“Her mind was smashed to pieces … but the pieces were still her pieces.”
Thus the narrator of “The Waverly Gallery,” a remarkable play now on Broadway, describes his 85-year-old grandmother as dementia warps her once-brilliant mind beyond recognition.
This production of Kenneth Lonergan’s drama, a finalist for the Pulitzer Prize, is a brutally honest look at the effects of dementia both on the one afflicted with the disease and on the family as a whole. It is perhaps the smartest thing ever said on the subject, fiction or nonfiction.
In wrapping up his rave review of the play for The Wall Street Journal, drama critic Terry Teachout wrote, “It would be unfair not to warn you going in that if you have any firsthand experience with caregiving, you may find certain parts of ‘The Waverly Gallery’ to be almost unendurably painful to watch.”
He’s not kidding. Seeing the play brought back excruciating memories of the years when my mother cared for my father during his battle with Alzheimer’s disease … followed by the period when my sister and I helped care for our mother as dementia ravaged her mind and spirit.
Lonergan, whom Teachout calls “America’s greatest living dramatist,” explores the nature and progress of dementia via the character of Gladys Green, a once-prominent lawyer who in her later years opened a small art gallery in Greenwich Village to keep her busy. But now, even the gallery is too much for her to manage, as her family discovers early on in the play.
Later, we watch Gladys’ mind unravel during family dinners and other encounters with her daughter, son-in-law and grandson, as well as a young artist whom Gladys invites to hang paintings in her gallery. They struggle to contain their frustration and even anger at Gladys as she constantly repeats herself and makes one mistake after another – for example, giving snacks to the family’s overweight dog despite incessant pleas not to feed him.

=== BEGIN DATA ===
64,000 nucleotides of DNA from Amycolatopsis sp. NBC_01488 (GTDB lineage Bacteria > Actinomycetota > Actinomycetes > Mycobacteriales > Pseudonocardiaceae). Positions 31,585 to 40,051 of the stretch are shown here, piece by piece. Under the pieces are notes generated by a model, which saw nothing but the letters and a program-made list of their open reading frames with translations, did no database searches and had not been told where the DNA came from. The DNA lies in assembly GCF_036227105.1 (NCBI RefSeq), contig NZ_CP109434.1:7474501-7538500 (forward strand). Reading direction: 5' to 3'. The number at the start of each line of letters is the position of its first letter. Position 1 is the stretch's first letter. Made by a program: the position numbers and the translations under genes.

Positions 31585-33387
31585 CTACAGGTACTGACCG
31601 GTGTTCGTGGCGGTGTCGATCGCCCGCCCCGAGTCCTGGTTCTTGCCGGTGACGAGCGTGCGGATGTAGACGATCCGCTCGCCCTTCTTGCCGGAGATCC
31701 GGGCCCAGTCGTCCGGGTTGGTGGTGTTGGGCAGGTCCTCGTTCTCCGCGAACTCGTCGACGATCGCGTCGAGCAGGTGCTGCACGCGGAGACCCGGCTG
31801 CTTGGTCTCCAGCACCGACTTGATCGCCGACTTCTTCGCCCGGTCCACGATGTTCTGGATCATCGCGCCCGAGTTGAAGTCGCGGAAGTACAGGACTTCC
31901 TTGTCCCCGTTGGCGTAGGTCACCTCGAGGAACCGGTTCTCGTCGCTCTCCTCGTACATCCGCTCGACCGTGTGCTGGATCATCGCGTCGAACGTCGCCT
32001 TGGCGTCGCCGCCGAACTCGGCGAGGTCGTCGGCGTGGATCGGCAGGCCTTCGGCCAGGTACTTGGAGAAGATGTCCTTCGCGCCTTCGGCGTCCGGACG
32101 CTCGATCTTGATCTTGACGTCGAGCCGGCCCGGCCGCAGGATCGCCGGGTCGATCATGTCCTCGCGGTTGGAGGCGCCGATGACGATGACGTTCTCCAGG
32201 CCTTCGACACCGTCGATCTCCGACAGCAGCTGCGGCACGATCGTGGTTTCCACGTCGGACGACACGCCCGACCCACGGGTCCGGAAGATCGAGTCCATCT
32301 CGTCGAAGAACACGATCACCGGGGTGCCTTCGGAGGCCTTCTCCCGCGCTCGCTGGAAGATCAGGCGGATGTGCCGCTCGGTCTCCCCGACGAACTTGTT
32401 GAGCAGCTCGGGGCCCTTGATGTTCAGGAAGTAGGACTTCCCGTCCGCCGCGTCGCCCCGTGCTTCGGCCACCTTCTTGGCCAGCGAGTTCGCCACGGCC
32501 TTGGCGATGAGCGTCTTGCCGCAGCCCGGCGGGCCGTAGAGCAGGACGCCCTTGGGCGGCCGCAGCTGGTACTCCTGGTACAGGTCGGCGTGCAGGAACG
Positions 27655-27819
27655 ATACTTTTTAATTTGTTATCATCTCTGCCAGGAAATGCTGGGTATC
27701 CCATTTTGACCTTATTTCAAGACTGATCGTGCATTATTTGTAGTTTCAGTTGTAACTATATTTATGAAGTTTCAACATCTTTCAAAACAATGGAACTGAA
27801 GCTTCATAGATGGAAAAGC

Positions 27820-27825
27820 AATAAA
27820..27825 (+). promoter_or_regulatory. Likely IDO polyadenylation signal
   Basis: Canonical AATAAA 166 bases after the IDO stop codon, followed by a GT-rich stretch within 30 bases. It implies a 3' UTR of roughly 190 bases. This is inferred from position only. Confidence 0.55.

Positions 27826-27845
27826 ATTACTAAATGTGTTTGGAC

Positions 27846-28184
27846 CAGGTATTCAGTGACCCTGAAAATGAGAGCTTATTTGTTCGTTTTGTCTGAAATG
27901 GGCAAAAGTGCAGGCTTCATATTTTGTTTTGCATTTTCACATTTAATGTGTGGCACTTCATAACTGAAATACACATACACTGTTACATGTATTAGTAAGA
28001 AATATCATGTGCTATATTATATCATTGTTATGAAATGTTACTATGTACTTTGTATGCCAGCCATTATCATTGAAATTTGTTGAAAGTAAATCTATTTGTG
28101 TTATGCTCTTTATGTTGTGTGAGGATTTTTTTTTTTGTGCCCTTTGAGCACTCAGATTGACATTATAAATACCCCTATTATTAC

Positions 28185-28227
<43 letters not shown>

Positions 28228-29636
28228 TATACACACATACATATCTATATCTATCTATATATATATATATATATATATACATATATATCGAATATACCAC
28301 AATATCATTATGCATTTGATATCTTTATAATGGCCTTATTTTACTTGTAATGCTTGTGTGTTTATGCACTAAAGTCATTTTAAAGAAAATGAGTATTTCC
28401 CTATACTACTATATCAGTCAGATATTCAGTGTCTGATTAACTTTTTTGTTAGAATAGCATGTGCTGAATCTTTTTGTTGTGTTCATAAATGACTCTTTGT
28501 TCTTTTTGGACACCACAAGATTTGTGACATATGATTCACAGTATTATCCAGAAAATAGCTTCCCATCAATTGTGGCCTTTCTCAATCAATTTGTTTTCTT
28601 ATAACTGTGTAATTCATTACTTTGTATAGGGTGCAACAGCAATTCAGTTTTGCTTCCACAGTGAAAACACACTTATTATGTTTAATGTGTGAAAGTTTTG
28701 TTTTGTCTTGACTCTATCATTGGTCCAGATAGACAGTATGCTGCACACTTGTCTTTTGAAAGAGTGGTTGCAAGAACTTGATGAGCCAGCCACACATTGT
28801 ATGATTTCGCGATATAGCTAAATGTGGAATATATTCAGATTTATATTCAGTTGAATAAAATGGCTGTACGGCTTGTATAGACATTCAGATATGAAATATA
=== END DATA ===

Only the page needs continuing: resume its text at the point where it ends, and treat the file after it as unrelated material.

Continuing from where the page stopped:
“It is a harrowingly honest group portrait of the havoc wrought by that disease, not only on those who have it but on those who love them,” Teachout writes.
Ben Brantley, reviewing “The Waverly Gallery” for The New York Times, says Lonergan drew on his own experiences watching his grandmother struggle with dementia. The play, Brantley writes, “is a group portrait in which everyday life is distorted to the point of surrealism by the addled soul at its center.”
In addition to a powerful script, the production at the John Golden Theater is supported by a brilliant cast, including the great screenwriter, director and comedian Elaine May in the role of Gladys Green. May herself is 86 years old.
“Here’s a hell of an acting challenge,” Vinson Cunningham writes in reviewing “The Waverly Gallery” for The New Yorker. He likens the play to “an experiment in speculative neuroscience: What happens when a large personality persists but comes unbound from the structures of memory, custom, and comprehension that once contained it?”
Also in the cast is Joan Allen, recognizable from prominent film roles including "The Bourne Supremacy," and Michael Cera, who left an indelible mark in the teenage love story “Juno.”
Better than any article or book I’ve read on the subject, the ensemble cast conveys in an immediate and visceral way the emotional and spiritual toll dementia takes on a family.
“A family is a finicky machine: when one part starts to falter, the whole thing slows to a halt,” Cunningham smartly observes. “There’s nothing like one member’s slide toward death to send the others spiraling backward and inward – inspecting old arrangements and restarting lapsed arguments, wondering just what it was, besides blood, that ever held them together.”
“Spiraling backward and inward” – that’s as good a metaphor as I can imagine for the experience of caring for a loved one who suffers from dementia.
Written by T.J. Foderaro